On September 12, 2012, the South Carolina Supreme Court, on certification from the U.S. District Court for the District of South Carolina, held the insured’s damages arising out of a title insurance suit should be measured as of the date of the insured’s purchase of the property.
In Whitlock v. Stewart Title Guarantee Company[l1] , the plaintiff purchased a lot on the Intracoastal Waterway on October 30, 2006, for $410,000. A title search failed to disclose a spoilage easement which allowed the Army Corp of Engineers to dredge and maintain the Intracoastal Waterway and placed dredged material on the plaintiff’s lot at any time. In January 2012, the plaintiff sought a building permit to construct a home on the property. The building permit was rejected as a result of the spoilage easement. At issue was the date on which Plaintiff’s damages should be measured. The parties did not dispute that the value of the property had decreased as a result of the downturn in the real estate market, in addition to the diminution in value cost by the title defect.
Certain title insurance contracts unambiguously identify a date for measuring the diminution in value of the property, or otherwise allow for the method of valuation. The title insurance policy at issue, however, merely referred to “actual loss.” A title insurer is generally liable for losses or damages caused by defects in the property’s title. Defects for which title insurance policies provide coverage are generally defined as liens and encumbrances that result in the loss in the title’s value. The terms of the policies can control a method of valuation, but the purpose is to place the insured in the position he thought he occupied when the policy was issued. Generally, the measure of damages should compare the encumbered value with the value of the land without any encumbrances. Courts around the country have generally identified three points in time to measure an owner’s actual loss: the date the property was purchased, the date the title defect was created, and the date the defect was first discovered.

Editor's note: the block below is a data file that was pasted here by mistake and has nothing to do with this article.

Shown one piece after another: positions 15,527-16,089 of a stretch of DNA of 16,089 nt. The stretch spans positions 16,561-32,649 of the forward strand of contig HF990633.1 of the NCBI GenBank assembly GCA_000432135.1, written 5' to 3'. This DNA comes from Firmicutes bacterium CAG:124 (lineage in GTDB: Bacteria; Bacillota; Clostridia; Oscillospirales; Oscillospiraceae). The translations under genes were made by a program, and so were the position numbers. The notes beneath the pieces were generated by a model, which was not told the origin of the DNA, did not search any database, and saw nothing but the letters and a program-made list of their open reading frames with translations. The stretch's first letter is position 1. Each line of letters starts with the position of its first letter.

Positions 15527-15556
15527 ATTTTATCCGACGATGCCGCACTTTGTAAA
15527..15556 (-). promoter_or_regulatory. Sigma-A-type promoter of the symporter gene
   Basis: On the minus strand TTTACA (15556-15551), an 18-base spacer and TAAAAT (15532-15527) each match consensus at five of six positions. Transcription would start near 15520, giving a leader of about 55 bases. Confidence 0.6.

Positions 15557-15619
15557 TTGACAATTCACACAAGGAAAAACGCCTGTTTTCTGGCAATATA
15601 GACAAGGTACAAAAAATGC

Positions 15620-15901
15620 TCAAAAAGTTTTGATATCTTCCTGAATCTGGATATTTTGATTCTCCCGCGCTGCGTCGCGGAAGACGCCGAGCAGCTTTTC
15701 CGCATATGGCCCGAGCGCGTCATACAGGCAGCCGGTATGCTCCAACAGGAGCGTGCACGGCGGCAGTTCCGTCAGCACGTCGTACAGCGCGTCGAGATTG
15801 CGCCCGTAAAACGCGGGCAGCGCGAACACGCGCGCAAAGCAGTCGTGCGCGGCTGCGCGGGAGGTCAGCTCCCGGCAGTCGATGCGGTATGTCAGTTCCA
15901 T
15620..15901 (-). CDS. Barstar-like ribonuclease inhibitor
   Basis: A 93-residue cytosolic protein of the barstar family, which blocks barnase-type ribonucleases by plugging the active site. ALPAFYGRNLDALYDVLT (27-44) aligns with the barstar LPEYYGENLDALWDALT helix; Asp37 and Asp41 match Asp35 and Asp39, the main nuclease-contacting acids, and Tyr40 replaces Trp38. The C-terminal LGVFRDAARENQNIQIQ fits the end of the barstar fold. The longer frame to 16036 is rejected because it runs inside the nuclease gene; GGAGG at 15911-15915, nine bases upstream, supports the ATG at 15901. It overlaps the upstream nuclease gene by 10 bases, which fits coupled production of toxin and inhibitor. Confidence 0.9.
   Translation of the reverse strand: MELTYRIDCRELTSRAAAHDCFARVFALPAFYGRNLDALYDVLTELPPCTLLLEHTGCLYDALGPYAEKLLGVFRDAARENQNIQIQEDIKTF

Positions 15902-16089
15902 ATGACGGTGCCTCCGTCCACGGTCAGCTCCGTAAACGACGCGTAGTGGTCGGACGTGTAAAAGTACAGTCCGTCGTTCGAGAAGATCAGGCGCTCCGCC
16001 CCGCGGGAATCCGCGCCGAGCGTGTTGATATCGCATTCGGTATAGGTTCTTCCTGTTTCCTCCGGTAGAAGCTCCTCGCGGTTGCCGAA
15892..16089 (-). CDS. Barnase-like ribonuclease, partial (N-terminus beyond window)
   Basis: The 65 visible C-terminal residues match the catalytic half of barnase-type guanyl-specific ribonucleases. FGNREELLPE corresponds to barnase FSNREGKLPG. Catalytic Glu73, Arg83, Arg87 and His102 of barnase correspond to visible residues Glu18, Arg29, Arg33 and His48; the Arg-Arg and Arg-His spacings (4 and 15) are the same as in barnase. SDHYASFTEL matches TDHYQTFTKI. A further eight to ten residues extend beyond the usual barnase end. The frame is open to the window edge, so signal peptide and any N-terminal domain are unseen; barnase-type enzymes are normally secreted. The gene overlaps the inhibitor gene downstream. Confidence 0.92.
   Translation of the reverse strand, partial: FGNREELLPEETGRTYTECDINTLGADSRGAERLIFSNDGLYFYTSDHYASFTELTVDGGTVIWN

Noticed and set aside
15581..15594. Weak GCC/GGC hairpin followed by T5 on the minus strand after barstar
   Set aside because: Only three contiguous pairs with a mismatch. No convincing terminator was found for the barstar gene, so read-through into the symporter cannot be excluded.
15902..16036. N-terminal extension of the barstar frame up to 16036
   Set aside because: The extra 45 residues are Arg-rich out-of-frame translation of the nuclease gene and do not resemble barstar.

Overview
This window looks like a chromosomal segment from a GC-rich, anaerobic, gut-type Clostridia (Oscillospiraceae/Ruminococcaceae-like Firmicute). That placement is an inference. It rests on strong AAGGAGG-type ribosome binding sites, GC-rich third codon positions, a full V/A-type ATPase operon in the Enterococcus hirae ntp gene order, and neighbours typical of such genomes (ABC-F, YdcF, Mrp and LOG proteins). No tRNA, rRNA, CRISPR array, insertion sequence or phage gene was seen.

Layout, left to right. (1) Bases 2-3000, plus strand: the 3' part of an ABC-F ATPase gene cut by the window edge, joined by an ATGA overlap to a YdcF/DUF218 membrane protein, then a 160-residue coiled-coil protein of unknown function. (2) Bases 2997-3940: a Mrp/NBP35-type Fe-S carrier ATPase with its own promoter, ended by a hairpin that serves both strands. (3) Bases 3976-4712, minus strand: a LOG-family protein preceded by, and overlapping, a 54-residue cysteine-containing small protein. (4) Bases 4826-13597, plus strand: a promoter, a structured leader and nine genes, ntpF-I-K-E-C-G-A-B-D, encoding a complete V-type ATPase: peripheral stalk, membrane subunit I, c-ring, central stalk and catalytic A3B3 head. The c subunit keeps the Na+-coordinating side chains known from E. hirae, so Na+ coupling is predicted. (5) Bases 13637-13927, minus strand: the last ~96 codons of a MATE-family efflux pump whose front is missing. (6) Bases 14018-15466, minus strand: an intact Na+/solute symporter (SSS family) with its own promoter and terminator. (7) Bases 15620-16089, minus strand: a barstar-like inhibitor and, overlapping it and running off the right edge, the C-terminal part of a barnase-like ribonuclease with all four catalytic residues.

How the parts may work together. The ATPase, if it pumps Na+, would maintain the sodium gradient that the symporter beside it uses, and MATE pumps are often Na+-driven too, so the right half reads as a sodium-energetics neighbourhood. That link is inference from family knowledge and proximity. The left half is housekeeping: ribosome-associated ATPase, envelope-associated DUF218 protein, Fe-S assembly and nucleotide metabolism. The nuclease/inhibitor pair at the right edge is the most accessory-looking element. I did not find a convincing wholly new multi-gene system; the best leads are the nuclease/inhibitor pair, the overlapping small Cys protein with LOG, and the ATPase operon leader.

The plaintiff argued her damages, as measured by the diminution in property value, should be measured as of the date the property was purchased. The defendant insurer argued the value of any loss should be measured as of the date of the discovery of the title defect, asserting that under a title policy the risk of a decline in the land’s market value because of market conditions should be assumed by the purchaser, and the risk of the land’s market value being impacted by a title matter should be assumed by the title insurance company. Having considered the parties’ arguments, the court held, “We conceptually agree with Defendant, but we are construing a contract of insurance, not attempting to fashion an equitable remedy. The insurance policy here simply fails to identify the valuation date as the date of discovery of the title defect or otherwise provide clear language that would require a valuation date in line with Defendant’s position.” Recognizing the apparent inequity in the answer to the certified question, the court noted the resolution of the question was not a matter of equity, but a matter of construing an insurance policy, and concluded the date the property was purchased was the proper valuation date.
Justice Pleicones dissented, indicating that, in his opinion, an insured suffers no actual loss until the defect is discovered: “Until that juncture, the insured’s loss is unrealized. Since only a loss that is actualized as insured, I would find that the date of discovery of the title defect is the proper date upon which to measure the diminution in the property’s value.”